Article by Samantha Craft
June 6, 2019
I work for a technological company that takes into consideration the implications of autism hiring initiatives. We work collaboratively to provide a transparent and fair recruitment process, make available free online resources, and maintain consistent communication with job seekers and employees.
An autistic and a parent of an autistic both largely oversee the recruitment process and sourcing outreach. 70% of our employees are autistic or have a similar profile.
I have served as a community manager, senior recruiter, and outreach specialist. Outside of the company, I am a respected autism advocate, community leader, and author. I am a retired educator and mother of three, one whom is on the spectrum. Personally, I have been diagnosed with Aspergers, giftedness, and I have dyslexia.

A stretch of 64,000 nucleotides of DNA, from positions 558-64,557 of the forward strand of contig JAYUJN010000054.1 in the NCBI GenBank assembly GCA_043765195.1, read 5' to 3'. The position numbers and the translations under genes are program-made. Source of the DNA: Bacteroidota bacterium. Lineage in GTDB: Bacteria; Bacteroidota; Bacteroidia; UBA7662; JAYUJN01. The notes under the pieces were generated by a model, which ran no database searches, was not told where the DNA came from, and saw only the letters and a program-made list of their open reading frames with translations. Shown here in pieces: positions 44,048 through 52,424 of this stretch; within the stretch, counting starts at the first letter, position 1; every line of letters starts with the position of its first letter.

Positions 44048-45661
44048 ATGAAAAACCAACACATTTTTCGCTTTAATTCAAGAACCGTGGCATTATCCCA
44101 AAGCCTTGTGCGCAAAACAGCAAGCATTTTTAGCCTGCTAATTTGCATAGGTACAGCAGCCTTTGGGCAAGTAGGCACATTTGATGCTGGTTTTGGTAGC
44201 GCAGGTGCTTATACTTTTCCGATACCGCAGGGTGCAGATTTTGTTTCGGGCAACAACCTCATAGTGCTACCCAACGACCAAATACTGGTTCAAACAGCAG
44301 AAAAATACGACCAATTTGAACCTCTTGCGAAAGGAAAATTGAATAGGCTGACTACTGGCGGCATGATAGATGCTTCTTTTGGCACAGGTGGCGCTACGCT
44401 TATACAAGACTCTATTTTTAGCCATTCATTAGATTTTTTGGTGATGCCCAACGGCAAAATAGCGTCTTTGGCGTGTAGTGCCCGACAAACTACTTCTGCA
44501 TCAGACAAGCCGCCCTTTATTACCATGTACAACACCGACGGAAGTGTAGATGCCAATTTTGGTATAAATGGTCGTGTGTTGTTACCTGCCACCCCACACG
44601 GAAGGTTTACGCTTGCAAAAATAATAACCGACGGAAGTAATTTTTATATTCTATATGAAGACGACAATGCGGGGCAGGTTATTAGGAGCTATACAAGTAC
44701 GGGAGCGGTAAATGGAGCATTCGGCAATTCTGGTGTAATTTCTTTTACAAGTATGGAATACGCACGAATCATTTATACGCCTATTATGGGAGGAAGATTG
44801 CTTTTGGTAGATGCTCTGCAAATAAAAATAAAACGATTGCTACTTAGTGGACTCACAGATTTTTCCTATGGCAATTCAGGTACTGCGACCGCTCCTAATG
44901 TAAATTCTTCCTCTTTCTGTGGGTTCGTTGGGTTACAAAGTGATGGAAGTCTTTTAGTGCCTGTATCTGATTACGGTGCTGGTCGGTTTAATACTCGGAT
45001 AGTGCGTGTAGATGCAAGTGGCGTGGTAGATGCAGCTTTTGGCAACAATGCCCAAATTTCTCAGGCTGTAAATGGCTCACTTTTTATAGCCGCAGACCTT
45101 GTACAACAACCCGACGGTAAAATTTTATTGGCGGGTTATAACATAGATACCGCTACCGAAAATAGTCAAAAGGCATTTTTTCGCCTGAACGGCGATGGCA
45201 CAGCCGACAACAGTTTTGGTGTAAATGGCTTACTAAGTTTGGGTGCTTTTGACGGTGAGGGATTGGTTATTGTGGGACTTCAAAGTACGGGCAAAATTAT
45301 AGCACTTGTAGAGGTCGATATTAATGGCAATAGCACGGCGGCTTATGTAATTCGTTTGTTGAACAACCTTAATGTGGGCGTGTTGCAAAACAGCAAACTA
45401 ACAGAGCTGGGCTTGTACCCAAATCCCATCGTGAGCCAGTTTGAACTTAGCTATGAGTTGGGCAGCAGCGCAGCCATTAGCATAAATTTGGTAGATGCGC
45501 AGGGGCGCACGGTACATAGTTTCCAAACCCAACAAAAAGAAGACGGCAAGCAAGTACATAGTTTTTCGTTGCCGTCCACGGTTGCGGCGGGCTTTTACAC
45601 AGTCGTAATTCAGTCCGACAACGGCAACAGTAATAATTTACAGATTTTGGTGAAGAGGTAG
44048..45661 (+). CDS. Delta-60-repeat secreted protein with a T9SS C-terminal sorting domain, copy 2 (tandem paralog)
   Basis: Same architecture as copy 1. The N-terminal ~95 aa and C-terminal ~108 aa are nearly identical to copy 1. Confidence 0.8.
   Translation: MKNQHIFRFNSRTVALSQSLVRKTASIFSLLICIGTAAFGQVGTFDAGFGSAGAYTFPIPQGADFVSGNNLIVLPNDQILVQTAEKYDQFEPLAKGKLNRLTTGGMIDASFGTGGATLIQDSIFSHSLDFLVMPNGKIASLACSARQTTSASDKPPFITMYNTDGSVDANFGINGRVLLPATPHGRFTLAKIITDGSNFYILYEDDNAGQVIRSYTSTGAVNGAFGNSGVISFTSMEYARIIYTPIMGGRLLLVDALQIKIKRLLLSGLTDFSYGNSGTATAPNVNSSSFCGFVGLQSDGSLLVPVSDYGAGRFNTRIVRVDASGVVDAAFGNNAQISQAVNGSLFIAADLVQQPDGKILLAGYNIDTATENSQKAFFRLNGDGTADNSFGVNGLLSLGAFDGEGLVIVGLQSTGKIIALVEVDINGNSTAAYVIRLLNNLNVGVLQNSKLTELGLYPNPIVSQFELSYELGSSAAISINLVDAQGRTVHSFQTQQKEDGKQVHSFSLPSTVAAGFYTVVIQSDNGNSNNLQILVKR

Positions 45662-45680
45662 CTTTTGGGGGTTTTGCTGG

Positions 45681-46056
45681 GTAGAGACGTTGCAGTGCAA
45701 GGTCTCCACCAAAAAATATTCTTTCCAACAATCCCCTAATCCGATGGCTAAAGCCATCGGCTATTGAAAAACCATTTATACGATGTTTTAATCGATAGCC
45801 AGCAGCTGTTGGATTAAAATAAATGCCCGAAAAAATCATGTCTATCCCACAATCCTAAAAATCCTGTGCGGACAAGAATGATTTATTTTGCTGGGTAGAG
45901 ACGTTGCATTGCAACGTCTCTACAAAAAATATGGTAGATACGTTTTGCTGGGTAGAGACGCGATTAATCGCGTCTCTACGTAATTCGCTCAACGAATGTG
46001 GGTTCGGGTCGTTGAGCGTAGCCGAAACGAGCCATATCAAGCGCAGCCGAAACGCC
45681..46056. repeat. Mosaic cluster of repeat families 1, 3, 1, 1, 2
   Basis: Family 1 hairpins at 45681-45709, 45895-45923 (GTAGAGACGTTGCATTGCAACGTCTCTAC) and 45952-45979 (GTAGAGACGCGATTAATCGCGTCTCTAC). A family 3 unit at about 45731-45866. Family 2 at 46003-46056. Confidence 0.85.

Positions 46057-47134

Where I work, we have frank and uncomfortable talks about what’s working and what’s not. We strive to make sure the autistic voice is heard and valued.
We don’t always get it right, and there are growing pains, but we try our best. Team members try to understand the autistic perspective. We hope that all the employees, including the autistic employees, will succeed.
Through the years, outside of my personal vocations, outside the ‘walls’ from which I work, I’ve been witness to practices involving autism hiring initiatives that have been upsetting.
I’ve sat back for years, now, and wrestled with the idea of sharing some of my observations. I’ve called out some practices, contacting those responsible, explaining professionally my perception and concerns. I haven’t been silent, but I am only one person, and an autistic woman at that.